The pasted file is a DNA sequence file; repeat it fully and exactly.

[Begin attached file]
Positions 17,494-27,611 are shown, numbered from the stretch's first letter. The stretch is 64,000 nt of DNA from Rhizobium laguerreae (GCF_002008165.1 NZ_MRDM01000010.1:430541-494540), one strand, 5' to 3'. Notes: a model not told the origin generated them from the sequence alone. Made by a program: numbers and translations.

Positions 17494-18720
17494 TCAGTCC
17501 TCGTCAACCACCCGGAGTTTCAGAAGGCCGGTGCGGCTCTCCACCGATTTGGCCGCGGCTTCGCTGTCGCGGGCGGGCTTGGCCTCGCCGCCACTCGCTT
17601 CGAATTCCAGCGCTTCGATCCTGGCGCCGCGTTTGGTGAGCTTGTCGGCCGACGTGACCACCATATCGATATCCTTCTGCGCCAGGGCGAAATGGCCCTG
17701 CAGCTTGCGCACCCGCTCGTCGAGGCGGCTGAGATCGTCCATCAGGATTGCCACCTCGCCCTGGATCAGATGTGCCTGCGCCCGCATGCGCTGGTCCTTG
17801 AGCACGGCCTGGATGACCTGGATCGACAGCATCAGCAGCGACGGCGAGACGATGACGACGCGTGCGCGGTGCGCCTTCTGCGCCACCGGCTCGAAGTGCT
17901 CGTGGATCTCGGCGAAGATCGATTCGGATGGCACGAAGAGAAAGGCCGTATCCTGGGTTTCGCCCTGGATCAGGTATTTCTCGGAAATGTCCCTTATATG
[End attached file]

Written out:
Positions 17,494-27,611 are shown, numbered from the stretch's first letter. The stretch is 64,000 nt of DNA from Rhizobium laguerreae (GCF_002008165.1 NZ_MRDM01000010.1:430541-494540), one strand, 5' to 3'. Notes: a model not told the origin generated them from the sequence alone. Made by a program: numbers and translations.

Positions 17494-18720
17494 TCAGTCC
17501 TCGTCAACCACCCGGAGTTTCAGAAGGCCGGTGCGGCTCTCCACCGATTTGGCCGCGGCTTCGCTGTCGCGGGCGGGCTTGGCCTCGCCGCCACTCGCTT
17601 CGAATTCCAGCGCTTCGATCCTGGCGCCGCGTTTGGTGAGCTTGTCGGCCGACGTGACCACCATATCGATATCCTTCTGCGCCAGGGCGAAATGGCCCTG
17701 CAGCTTGCGCACCCGCTCGTCGAGGCGGCTGAGATCGTCCATCAGGATTGCCACCTCGCCCTGGATCAGATGTGCCTGCGCCCGCATGCGCTGGTCCTTG
17801 AGCACGGCCTGGATGACCTGGATCGACAGCATCAGCAGCGACGGCGAGACGATGACGACGCGTGCGCGGTGCGCCTTCTGCGCCACCGGCTCGAAGTGCT
17901 CGTGGATCTCGGCGAAGATCGATTCGGATGGCACGAAGAGAAAGGCCGTATCCTGGGTTTCGCCCTGGATCAGGTATTTCTCGGAAATGTCCCTTATATG